I am willing to suspend some disbelief when reading a SF book - but the plot and the character development are also atrocious. The characters work on this technology which can change the world and completely turn the world economy on its head in "secret", but bring in random PhD candidates and hire random admin people off the street... the main male character becomes a NASA payload specialist for no particular reason other than that his girlfriend is the shuttle commander...falls asleep and snores for hours during the preflight checks, but nobody wakes him up until he needs to confirm that he is a "go" at 9 minutes before take-off... his shuttle commander girlfriend either romances him or is ordering him around during the flight in a random fashion... etc.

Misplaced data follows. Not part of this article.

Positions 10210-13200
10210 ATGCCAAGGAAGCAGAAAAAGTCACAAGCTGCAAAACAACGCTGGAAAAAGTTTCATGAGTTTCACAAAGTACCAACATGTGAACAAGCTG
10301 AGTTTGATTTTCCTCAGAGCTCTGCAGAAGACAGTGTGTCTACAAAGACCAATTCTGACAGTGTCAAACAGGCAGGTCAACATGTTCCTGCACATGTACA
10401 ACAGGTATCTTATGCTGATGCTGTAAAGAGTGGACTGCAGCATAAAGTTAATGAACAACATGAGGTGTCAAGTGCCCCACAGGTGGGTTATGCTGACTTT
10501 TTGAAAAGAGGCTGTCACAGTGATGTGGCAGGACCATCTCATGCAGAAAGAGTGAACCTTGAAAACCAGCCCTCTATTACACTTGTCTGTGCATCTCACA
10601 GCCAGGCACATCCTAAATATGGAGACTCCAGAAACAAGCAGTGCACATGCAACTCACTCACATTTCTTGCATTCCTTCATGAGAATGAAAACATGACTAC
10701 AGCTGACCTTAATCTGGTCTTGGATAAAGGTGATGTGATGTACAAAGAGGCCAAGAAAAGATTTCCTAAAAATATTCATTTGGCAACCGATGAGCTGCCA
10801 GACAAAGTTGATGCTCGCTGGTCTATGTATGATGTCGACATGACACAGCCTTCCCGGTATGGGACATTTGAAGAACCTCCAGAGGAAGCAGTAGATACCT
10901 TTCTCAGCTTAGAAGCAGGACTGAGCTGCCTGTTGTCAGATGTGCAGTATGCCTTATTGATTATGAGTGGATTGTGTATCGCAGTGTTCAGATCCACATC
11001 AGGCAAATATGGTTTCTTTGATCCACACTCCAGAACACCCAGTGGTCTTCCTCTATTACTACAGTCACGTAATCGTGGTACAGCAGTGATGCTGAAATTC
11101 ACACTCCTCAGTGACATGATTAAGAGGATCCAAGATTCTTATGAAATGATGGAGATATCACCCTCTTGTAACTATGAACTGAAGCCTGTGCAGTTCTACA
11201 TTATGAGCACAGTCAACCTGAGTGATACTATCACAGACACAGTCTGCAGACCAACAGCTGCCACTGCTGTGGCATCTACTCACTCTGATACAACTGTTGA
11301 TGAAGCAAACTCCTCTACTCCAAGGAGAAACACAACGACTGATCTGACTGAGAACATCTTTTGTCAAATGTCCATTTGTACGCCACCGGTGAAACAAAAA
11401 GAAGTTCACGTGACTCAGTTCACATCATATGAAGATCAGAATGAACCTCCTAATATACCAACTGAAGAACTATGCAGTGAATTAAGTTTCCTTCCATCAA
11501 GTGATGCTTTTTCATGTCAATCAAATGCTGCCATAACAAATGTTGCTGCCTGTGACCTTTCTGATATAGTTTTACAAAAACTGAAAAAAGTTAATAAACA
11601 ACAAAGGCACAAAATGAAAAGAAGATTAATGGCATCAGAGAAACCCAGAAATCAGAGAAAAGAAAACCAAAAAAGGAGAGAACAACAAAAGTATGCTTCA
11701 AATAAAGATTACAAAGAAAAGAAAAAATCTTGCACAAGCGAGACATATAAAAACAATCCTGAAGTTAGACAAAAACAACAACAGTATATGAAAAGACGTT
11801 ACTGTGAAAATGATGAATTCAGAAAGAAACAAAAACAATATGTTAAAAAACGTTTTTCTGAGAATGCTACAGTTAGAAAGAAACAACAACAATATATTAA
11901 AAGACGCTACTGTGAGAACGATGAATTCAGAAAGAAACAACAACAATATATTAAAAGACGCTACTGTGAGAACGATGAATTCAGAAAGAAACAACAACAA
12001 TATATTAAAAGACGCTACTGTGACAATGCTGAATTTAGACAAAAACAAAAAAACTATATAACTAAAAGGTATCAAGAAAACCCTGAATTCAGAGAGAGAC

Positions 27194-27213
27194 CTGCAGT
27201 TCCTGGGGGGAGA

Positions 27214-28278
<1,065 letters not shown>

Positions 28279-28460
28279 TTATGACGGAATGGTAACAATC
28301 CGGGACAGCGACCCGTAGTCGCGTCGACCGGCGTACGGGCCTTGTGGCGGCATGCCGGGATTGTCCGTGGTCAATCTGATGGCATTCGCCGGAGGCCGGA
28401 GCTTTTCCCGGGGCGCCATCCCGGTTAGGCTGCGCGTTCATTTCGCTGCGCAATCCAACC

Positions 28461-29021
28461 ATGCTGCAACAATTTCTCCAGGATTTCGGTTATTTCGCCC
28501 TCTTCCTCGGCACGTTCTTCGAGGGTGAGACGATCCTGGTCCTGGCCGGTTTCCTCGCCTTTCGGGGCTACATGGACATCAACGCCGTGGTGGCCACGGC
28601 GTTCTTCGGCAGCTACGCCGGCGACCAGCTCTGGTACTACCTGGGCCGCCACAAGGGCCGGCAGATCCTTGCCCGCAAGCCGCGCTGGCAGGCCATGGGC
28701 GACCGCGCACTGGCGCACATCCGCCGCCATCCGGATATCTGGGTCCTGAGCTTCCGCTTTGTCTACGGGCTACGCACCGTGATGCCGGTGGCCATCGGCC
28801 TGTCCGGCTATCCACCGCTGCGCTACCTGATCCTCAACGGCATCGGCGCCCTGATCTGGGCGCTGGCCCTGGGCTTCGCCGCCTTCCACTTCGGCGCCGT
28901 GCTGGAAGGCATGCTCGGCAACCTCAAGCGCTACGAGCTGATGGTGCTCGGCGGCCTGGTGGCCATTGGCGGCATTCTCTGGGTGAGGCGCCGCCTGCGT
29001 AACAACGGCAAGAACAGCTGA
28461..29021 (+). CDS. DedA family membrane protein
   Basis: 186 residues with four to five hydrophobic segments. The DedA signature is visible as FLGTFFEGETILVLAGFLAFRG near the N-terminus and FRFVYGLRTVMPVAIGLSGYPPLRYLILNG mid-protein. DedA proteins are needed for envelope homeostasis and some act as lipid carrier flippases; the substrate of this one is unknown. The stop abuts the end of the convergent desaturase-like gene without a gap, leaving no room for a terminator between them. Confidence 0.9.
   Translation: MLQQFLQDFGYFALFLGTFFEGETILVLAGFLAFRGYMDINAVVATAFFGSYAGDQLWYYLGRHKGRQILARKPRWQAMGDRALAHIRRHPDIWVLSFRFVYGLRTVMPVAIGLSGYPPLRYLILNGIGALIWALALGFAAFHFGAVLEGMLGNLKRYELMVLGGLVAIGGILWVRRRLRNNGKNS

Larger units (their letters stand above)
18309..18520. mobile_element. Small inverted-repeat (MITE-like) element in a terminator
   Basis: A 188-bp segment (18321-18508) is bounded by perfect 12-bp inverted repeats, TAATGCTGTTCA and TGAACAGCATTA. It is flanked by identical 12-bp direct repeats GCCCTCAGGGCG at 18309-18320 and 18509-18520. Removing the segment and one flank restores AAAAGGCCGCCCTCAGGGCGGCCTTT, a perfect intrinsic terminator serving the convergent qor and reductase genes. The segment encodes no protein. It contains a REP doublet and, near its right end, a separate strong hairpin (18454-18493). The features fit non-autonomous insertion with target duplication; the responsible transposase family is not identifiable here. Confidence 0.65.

The book bottoms out at page 264, when the Dr. Anson's first meeting with the president in the wake of a warp weapon attack that destroyed Colorado and killed 50 million US civilians starts with the following line from the president: "This is a fine damn mess you've caused, fellows! There are over 50 million people estimated dead and what am I to tell the public?" Believing that the president of the USA would bring the egg-head that bungled creating the technology so badly that the Chinese easily got everything and are using it to secretly destroy parts of US at will to ask him for advice on how to handle that kind of crisis... and on the same page just agree to keep this whole thing secret by blaming it on an asteroid strike and just engage in a "secret war" with the Chinese in order to destroy the evil leaders, ruin their economy then bring the joy of capitalism to them in the form of economic aid does not require suspension of disbelief - it requires one to completely turn their brain off. Oh... the page ends with the president of the USA remarking saying "Jesus, son. I'm glad you are on your side.", then handing over full power (including control over the army) over handling this political crisis to Dr. Anson, then presumably going to Amazon.com to buy a copy of this book to see if he did the right thing... On the bright side, all the nonsense that follows in the remaining 110 pages seems less painful by comparison - thank God for small blessings.